Thursday, April 30, 2015

Stuff You Do If Your Law School's Placement Rank Is 197 Out Of 201

The University of the District of Columbia David A. Clarke School of Law is not, how shall I say it, the best law school in the world. In terms of ranking, they fell below the US News and World Report cut-off to be ranked. Their 2013 placement rank for full-time, long-term jobs for their graduates was ranked at 197th out of 201. So when you are down here you have to do something.

In an effort to entice their students into getting some pro bono legal experience, they are allowing them to postpone one exam if ... they provide legal assistance to the rioters protesters in Baltimore. Because, you know, cops are bad and burning stores expressing your First Amendment violent outrage concerns is good.

From Dean Shelley Broderick:
Dear Students,

We have been watching the news from Baltimore and know that it is having a profound effect on many in the Law School community. As John Lewis said earlier this week, community/police relations is the civil rights issue of this time. Across this Nation, for nearly a year, the concerns of communities of color about persistent and long standing police abuse, have been reflected in demonstrations and public debate. The energy and commitment of those involved in the movement is inspiring and we want the Law School to be part of it.

The situation in Baltimore is of particular concern. Not only is Baltimore just 30 miles up the road, but many members of our community have roots in the City. It is important that we not ignore what is happening to our neighbors. Several students have come to the Deans with a request that they be permitted to defer an exam so that they can provide legal observer and other assistance to those who have taken to the streets to exercise their First Amendment rights and to address these serious issues.

We would like to support this activism. To that end, if any student wishes to participate in legal support for the demonstrations, we will defer one exam until May 11. To do so, you need to connect with one of the legal assistance organizations, develop a plan for the assistance you intend to provide and get this information to Dean Steward before your exam. If you are having difficulty in identifying a group to work with, please let me know and we can assist you. In addition, because these issues affect everyone at the Law School, we would be pleased to support a student organized teach-in. A community event that brings us together around these issues and promotes mutual support is important during these challenging times.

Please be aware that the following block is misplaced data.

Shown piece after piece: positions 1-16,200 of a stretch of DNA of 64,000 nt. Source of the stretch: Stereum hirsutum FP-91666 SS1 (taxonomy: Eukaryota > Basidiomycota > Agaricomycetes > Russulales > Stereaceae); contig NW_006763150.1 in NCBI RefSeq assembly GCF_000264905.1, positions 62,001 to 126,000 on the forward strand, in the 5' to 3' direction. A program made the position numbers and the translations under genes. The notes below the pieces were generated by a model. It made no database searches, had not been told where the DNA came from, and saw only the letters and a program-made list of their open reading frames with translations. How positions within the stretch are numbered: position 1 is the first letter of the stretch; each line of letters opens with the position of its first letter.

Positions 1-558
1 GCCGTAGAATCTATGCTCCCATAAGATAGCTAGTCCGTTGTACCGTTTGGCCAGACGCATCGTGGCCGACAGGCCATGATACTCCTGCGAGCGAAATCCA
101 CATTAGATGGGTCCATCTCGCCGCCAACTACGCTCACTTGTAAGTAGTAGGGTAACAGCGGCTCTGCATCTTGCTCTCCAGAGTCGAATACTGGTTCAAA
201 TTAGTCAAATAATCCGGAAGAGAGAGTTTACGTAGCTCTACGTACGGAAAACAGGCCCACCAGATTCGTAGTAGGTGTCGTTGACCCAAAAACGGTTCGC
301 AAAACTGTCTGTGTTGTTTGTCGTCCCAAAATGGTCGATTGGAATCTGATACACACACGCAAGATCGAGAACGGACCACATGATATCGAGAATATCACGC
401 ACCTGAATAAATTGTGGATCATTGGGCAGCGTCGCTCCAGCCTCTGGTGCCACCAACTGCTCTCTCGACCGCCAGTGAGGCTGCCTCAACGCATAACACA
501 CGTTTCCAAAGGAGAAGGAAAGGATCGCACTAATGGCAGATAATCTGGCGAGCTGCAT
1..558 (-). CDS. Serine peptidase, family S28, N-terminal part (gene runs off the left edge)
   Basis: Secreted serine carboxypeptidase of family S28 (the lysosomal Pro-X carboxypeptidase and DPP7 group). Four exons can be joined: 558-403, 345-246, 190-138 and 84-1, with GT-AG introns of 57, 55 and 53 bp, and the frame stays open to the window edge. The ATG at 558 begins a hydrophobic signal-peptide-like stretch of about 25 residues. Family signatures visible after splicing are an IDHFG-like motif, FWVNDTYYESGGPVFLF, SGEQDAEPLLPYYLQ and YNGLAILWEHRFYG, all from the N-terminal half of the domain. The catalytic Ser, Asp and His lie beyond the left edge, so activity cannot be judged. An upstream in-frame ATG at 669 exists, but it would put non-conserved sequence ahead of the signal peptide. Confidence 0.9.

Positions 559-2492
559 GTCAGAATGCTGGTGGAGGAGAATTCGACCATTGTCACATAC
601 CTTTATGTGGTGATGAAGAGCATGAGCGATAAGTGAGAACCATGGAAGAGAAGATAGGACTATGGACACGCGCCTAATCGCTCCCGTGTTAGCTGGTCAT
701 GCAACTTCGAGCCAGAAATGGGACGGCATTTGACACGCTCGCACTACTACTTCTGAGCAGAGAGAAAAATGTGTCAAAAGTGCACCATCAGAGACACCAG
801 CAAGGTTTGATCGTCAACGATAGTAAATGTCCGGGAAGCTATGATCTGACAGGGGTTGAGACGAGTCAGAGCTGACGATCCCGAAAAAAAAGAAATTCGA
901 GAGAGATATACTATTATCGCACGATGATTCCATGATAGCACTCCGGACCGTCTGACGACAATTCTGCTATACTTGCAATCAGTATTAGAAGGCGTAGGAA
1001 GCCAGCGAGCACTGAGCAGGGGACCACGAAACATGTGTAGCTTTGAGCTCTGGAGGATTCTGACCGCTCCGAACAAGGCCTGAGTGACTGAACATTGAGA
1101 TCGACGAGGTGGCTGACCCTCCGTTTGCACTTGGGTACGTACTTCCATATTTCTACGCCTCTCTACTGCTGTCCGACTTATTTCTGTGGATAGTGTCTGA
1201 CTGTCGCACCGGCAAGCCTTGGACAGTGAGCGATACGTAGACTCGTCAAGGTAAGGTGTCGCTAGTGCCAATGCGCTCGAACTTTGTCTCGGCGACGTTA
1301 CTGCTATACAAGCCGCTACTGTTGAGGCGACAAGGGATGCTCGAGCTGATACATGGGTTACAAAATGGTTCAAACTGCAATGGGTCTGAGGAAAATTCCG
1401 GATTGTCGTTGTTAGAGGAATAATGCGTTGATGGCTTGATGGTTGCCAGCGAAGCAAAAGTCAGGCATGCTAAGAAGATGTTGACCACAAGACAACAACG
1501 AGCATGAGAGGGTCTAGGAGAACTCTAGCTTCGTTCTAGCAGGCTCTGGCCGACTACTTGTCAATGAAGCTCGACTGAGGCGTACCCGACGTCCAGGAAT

The police accountability movement needs and will continue to need the best lawyers that we can train. It is our aspiration that you become the future of the legal support for the most important cases of the next generation. It is critical that, while we pay attention to what is going on today, that we not lose sight of the essential role you will play once you pass the bar. We need to invest in you to be prepared to play that role. That is our shared commitment.

Shelley Broderick
Who needs to make up satire when you have self-righteous progressives doing it for you.


  1. As long as they're providing legal aid to people who are /only/ exercising their 1st amendment rights, then there shouldn't be a problem deferring one exam until the 11th. Of course, that means that the people they're aiding would have to be behaving in a perfectly legal manner. Looting, rioting, arson and assault aren't covered by any amendment in the Bill of Rights. So ... to help the law-abiding? Certainly, go forth and learn something about what it means to do the job you're training for. But to assist in criminal activities? I hope you get scooped up like the rest of them.

  2. Not everyone scooped up is looting/rioting etc. Even if they are, they're still entitled to legal representation. Given the large numbers of arrests, and the average net worth of those arrested, I'm going to speculate that the public defenders office is going to be swamped, and no one will get effective counsel.

    It's easy to dismiss the actions of those we typically disagree with on the fundamentals, but they're not always wrong, and they're even sometimes really trying to help.

  3. No sympathy here. Hold them all until trial.